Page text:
I have a laptop that died and the hard drive is encrypted with bitlocker. My company does not want to restore the drive.

If I remove the drive and put it into a housing and try to read it from another company laptop that also uses bitlocker encryption, will the new laptop be able to read the drive?

  • 1
    Do you have the recovery key? Oct 13, 2017 at 13:13
  • "My company does not want to restore the drive." -- is this a company-owned drive/laptop? You might have a company policy issue if you proceed. Is this machine assigned to you and only you? Are they ok with you restoring it? Why won't they restore it? Do they have the recovery key?
    – MikeP
    Oct 13, 2017 at 17:34

2 Answers 2


The bitlocker key is stored on the physical computer TPM (Possibly password protected, if you're in user authentication mode). So without the computer, you will have to manually provide the key (48-digit recovery password).

This recovery key should be available to the Active Directory Administrator (See tech support page) if they chose to do so, which for business continuity I hope they did.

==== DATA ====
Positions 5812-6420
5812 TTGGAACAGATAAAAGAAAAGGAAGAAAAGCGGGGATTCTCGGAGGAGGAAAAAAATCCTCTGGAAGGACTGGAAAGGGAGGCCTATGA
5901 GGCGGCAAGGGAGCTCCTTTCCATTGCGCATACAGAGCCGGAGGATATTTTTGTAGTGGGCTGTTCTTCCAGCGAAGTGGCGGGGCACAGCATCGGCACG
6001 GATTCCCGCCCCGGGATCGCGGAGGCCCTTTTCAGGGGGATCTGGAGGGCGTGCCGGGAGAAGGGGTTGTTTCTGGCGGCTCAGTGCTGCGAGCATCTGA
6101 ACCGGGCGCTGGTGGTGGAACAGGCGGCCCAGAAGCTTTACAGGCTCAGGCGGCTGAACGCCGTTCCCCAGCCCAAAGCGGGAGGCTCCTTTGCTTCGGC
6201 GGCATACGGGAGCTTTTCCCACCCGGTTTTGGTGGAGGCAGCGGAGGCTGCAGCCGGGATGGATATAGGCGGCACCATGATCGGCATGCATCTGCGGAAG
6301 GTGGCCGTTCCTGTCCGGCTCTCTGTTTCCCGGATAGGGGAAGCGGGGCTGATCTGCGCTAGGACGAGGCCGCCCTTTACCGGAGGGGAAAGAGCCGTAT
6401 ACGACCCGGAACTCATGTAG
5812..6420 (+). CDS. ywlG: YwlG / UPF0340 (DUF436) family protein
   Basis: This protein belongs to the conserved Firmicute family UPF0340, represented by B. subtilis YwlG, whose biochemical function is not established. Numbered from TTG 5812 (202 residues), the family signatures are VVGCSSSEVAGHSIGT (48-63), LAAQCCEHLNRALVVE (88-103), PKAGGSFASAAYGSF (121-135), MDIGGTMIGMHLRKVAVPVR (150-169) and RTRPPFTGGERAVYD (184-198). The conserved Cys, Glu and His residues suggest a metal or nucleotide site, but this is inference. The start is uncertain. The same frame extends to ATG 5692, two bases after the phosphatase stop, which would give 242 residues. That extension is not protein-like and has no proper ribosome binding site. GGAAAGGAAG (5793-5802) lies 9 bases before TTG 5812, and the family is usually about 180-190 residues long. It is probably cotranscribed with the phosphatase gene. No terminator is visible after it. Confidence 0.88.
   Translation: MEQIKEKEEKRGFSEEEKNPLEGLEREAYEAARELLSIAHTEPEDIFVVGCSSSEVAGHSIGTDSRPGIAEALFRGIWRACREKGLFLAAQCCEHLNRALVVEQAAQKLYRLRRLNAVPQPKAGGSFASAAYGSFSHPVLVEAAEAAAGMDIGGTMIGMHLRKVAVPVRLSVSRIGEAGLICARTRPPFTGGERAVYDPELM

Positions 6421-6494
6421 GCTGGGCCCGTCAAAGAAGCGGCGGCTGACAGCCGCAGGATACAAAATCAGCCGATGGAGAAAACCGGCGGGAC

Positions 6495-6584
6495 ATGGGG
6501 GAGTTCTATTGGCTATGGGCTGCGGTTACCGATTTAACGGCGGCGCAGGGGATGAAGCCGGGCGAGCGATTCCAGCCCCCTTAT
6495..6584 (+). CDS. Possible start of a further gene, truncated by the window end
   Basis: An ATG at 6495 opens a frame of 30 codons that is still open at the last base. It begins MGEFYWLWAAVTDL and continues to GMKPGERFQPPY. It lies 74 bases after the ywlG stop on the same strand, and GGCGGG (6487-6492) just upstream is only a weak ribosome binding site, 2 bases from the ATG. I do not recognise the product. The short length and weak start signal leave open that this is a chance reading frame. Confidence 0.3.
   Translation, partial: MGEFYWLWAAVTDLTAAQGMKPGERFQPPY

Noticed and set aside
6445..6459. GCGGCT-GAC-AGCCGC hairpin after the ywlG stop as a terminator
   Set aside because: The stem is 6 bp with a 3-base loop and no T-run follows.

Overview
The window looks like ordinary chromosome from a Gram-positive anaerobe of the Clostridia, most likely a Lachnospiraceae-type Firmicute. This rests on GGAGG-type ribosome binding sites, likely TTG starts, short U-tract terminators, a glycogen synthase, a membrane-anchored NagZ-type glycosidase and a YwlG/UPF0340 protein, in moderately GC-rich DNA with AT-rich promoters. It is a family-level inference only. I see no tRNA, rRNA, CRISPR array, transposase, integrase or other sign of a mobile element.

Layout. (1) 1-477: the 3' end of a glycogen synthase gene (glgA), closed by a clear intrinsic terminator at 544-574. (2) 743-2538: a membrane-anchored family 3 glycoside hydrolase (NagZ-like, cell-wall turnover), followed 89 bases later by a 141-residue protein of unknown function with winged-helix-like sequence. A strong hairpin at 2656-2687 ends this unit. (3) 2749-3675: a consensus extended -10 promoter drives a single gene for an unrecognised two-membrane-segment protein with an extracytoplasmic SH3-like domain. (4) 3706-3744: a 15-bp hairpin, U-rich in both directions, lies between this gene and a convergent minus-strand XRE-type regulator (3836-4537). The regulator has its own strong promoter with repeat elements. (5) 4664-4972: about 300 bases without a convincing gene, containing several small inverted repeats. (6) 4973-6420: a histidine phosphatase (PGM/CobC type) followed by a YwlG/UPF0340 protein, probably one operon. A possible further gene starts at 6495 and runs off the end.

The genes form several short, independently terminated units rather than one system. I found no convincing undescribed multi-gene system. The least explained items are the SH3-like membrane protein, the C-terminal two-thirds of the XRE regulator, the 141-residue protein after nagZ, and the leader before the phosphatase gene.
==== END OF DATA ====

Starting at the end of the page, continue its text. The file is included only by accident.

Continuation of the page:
While you have the recovery key, you can access the disk from any computer on which you can plug it on.


It depends...

BitLocker defaults to using the local machine's TPM for key storage, if it has been configured this way then moving the disk to another device will prevent access to the keys, which are unique to the encrypted drive, by implication this means the data will remain encrypted.

If you do not need to enter a password at boot-up (i.e. the first time you are prompted for a password is when Windows has loaded), then BitLocker is configured as above. And this is probably the reason your company do not want to recover the drive contents...they know it is going to be difficult (depending on what has actually failed in the source laptop).

However, BitLocker can be configured without using a TPM, in theory in this scenario it should be possible to mount the drive in another machine and provide the password to access the drive, though I have ever tried it to be able to confirm this.

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